A forward-looking, optimistic agenda that resonates with our new, emerging multi-ethnic working-class base should also help bring suburban voters turned off by Trump back into the fold. Restoring our economic strength by smartly ending the badly-implemented lockdowns; reforming and building good schools run by parents and focused on critical thinking, not indoctrination; safe neighborhoods; and military strength to preserve the peace and reign in an emergent communist power in Asia. Add “Big Tech” censorship and election reform (at the state level) to the list as well, but those may not resonate as well with voters we need to attract.

While Trump isn’t going away – Democrats hope he doesn’t, and fully intend for him to serve as an albatross around GOP necks the next four years – there is no doubt that Republicans had successes at the local, state, and US House level in 2020. Republicans need to build on those successes to capture more seats at the local, state, and congressional levels with a focus on capturing a House if not a Senate majority in 2022.

Part of that will be allowing new spokespeople and leaders to step forward. The RNC should consider naming a new lead spokesman for the party. Someone not running for President who has the respect of House and Senate leaders, as well as GOP governors. A leader or leaders with sharp minds, quick wits, and a pleasant demeanor, who don’t clearly and cleanly fall into a “never” or “pro” Trump group trap. Leave the party machinery to the estimable current RNC chair Ronna McDaniel.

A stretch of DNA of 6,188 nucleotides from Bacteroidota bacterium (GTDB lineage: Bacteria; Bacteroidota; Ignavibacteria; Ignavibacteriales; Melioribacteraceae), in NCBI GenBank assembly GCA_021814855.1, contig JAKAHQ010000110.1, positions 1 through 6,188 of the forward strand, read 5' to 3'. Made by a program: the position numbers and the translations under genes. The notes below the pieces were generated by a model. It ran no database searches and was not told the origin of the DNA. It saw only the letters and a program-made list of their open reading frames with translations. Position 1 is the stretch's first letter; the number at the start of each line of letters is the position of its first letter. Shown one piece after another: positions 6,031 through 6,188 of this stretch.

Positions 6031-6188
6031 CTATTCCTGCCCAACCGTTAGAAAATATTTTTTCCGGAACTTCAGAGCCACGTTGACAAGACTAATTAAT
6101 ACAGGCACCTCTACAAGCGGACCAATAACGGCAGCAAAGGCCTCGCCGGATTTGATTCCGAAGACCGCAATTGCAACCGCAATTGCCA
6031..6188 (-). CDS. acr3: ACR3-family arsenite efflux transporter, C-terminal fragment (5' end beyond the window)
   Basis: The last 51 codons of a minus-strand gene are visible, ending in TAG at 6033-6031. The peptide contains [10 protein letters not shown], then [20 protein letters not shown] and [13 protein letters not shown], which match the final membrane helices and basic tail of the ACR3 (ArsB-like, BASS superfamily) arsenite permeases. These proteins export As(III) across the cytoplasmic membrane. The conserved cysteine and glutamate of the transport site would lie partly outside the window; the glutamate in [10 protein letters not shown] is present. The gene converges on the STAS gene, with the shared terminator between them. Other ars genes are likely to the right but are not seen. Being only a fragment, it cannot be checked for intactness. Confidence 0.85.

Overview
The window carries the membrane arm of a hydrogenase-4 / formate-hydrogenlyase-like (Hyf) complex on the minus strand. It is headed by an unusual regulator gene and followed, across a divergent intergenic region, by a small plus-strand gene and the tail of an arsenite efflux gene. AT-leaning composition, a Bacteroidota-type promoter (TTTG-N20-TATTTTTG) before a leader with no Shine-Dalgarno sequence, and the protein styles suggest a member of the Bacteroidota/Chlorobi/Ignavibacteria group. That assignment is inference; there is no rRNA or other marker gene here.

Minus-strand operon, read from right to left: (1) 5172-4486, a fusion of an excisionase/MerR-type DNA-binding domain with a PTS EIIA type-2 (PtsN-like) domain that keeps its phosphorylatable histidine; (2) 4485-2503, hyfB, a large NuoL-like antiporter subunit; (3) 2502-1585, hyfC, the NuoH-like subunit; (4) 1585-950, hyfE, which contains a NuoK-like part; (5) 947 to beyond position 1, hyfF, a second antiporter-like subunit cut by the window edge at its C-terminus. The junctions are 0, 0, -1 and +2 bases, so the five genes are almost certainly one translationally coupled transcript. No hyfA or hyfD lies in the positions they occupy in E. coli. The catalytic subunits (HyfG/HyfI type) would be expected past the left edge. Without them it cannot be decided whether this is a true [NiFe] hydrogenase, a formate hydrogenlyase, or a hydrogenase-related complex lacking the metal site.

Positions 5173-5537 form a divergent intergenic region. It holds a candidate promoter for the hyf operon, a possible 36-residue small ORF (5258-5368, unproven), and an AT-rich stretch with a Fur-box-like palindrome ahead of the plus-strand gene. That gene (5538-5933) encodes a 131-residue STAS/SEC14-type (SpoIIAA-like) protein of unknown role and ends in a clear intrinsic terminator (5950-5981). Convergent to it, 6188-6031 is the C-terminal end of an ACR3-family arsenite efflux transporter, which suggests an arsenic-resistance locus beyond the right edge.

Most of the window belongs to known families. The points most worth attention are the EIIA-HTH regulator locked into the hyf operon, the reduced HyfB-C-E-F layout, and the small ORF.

Who are some of the new spokespeople the GOP should promote? US Sen. Tim Scott, R-SC. US Rep. Elise Stefanik, R-NY. Lt. Gov. Mark Robinson, R-NC. US Rep. Mike Garcia, R-CA. New US Rep. Tony Gonzalez (R-TX). That’s a younger, geographically and racially diverse group of leaders with great personal stories and inclusive messages, most of whom are also serious, articulate legislators. There are others, but those come to mind. And the leaders need not come from the ranks of the elected, but successful community activists, business leaders, educators, and elsewhere.

Lastly, Republicans of all stripes need to show some grace and stop focusing their guns on each other. Never Trumpers should stop disparaging pro-Trump Republicans, and learn to listen. Pro-Trumpers should focus less on tribalism, accept the reality of the moment, reject lawlessness, and work constructively to build on their successes of the past four-plus years. Republicans cannot afford to lose members of either camp. Both sides are guilty of shouting past each other and possessing an “either-or” mentality. How is that working out for you? Both wings of the party are needed for a successful flight.

The hard part is trying to achieve this in the face of media, cultural, and educational headwinds. The questions are, who will lead, and will anyone follow?

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  1. JamesSalerno Coolidge
    JamesSalerno
    @JamesSalerno

    https://www.washingtonexaminer.com/opinion/replace-kevin-mccarthy-with-liz-cheney

    I see articles like this and hope the Republicans get everything they have coming.

    • #1
  2. JoelB Member
    JoelB
    @JoelB

    JamesSalerno (View Comment):

    https://www.washingtonexaminer.com/opinion/replace-kevin-mccarthy-with-liz-cheney

    I see articles like this and hope the Republicans get everything they have coming.

    Not much hope of reconciliation in that article is there?

    • #2
  3. Gary Robbins Reagan
    Gary Robbins
    @GaryRobbins

    This is an excellent post.  I regret that I have but one “like” to give to this post.

    • #3
  4. Chris Oler Coolidge
    Chris Oler
    @ChrisO